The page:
A Systems Biology Approach for Unsupervised Clustering of High-Dimensional Data

  • Diana DiazEmail author
  • Tin Nguyen
  • Sorin Draghici
Conference paper
Part of the Lecture Notes in Computer Science book series (LNCS, volume 10122)


One main challenge in modern medicine is the discovery of molecular disease subtypes characterized by relevant clinical differences, such as survival. However, clustering high-dimensional expression data is challenging due to noise and the curse of high-dimensionality. This article describes a disease subtyping pipeline that is able to exploit the important information available in pathway databases and clinical variables. The pipeline consists of a new feature selection procedure and existing clustering methods. Our procedure partitions a set of patients using the set of genes in each pathway as clustering features. To select the best features, this procedure estimates the relevance of each pathway and fuses relevant pathways. We show that our pipeline finds subtypes of patients with more distinctive survival profiles than traditional subtyping methods by analyzing a TCGA colon cancer gene expression dataset. Here we demonstrate that our pipeline improves three different clustering methods: k-means, SNF, and hierarchical clustering.


Feature Selection Hierarchical Cluster Gene Expression Data Feature Selection Method Pathway Database 
These keywords were added by machine and not by the authors. This process is experimental and the keywords may be updated as the learning algorithm improves.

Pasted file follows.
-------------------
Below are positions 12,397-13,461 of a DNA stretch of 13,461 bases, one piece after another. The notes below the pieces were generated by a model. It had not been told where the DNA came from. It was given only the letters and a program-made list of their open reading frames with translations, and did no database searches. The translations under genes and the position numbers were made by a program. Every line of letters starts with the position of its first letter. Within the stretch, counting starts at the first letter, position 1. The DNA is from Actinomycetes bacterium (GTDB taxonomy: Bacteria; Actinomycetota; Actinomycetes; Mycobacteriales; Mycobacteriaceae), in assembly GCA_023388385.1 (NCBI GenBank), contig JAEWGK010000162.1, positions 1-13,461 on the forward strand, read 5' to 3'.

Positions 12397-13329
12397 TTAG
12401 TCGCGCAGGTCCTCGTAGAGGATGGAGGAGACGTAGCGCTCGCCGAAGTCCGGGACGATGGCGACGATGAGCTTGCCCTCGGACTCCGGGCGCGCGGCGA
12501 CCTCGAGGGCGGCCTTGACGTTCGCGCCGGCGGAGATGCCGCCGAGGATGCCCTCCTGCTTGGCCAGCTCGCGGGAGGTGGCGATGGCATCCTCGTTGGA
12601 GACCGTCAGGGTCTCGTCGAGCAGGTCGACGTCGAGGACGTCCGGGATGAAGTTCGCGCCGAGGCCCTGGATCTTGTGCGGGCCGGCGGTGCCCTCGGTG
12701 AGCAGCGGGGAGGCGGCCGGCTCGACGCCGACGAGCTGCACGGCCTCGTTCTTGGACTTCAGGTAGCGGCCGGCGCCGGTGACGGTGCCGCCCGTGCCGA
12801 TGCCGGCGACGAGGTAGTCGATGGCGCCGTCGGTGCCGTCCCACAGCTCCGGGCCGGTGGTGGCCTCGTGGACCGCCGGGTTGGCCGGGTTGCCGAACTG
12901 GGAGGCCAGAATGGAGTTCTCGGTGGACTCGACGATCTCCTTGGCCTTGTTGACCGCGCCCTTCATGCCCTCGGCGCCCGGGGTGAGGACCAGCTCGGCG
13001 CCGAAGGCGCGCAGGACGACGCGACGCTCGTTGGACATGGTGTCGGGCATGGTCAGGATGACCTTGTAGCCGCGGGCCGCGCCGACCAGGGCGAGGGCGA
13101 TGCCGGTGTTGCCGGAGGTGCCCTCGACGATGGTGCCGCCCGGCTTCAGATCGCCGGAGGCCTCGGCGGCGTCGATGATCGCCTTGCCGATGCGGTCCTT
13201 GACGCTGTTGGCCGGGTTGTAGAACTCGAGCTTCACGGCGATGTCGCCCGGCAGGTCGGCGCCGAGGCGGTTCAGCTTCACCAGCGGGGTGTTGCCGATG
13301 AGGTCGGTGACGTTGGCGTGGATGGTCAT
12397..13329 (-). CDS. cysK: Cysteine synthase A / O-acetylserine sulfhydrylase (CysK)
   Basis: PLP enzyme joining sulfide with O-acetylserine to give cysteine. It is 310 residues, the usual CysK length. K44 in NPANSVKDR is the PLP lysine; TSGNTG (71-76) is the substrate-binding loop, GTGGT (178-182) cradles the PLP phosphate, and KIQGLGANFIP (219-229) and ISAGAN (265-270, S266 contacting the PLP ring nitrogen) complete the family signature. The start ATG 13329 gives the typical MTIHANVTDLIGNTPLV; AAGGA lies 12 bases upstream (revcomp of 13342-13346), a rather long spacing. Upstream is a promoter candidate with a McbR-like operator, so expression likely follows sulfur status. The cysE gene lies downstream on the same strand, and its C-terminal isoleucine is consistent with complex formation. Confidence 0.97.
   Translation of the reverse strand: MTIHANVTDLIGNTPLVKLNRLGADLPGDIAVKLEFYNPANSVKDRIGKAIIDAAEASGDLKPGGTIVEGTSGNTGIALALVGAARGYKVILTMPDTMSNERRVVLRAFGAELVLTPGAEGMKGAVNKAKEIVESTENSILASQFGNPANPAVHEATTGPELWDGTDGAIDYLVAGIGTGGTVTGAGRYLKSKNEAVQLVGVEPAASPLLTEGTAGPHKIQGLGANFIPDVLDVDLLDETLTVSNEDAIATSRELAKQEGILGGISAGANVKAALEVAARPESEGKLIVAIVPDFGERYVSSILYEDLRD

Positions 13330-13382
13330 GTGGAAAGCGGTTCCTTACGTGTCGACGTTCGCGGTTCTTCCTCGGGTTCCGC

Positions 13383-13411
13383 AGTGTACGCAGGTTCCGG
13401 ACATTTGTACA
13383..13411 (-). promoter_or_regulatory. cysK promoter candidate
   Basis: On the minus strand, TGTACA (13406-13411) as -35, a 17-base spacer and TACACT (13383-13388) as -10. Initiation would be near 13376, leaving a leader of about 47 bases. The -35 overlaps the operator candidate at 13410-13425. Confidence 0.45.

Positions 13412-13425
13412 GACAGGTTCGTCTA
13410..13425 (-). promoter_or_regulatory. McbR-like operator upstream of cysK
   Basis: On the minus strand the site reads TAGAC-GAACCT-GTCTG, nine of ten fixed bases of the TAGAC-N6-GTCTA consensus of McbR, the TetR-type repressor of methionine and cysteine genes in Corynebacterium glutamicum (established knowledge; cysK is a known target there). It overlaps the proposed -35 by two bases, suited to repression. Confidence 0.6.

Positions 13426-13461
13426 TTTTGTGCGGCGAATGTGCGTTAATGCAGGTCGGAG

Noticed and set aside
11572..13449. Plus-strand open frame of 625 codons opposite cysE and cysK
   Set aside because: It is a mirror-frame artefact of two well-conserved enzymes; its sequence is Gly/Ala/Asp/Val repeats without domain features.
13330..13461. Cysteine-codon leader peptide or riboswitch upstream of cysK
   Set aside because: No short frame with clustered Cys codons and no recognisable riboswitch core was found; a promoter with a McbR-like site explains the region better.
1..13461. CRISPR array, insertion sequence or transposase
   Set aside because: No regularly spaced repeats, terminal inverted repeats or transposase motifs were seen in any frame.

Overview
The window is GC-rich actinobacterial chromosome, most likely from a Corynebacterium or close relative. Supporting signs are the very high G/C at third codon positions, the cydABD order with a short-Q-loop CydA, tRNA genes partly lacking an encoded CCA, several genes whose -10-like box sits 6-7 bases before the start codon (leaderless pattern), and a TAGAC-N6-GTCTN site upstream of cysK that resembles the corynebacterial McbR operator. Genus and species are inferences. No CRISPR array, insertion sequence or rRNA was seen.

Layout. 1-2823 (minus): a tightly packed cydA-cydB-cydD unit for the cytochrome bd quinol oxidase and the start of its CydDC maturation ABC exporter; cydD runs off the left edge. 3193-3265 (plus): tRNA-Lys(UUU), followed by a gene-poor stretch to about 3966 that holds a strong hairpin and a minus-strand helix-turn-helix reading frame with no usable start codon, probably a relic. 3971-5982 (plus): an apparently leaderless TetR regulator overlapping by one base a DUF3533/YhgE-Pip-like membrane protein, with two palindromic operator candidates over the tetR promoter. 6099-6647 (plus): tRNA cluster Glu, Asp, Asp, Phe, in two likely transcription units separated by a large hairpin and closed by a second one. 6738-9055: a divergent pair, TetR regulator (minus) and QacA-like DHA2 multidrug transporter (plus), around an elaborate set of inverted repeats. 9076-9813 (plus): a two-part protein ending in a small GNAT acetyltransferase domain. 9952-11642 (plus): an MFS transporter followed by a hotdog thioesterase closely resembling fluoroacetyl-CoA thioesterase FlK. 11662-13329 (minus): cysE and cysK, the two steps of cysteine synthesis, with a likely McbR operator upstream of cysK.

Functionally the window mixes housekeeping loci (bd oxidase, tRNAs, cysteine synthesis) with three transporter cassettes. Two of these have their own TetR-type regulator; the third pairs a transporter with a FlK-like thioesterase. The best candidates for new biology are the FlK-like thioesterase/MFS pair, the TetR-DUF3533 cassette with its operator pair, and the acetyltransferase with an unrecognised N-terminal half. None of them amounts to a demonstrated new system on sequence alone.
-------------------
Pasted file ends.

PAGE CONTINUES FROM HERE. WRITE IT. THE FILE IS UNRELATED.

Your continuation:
This study used data generated by the TCGA Research Network; we thank donors and research groups for sharing these valuable data. This research was supported in part by the following grants: NIH R01 DK089167, R42 GM087013 and NSF DBI-0965741, and by the Robert J. Sokol Endowment in Systems Biology. Any opinions, findings, conclusions, or recommendations expressed in this material are those of the authors and do not necessarily reflect the views of any of the funding agencies.


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Copyright information

© Springer International Publishing AG 2016

Authors and Affiliations

  1. 1.Wayne State University, Computer ScienceDetroitUSA
  2. 2.Wayne State University, Obstetrics and GynecologyDetroitUSA

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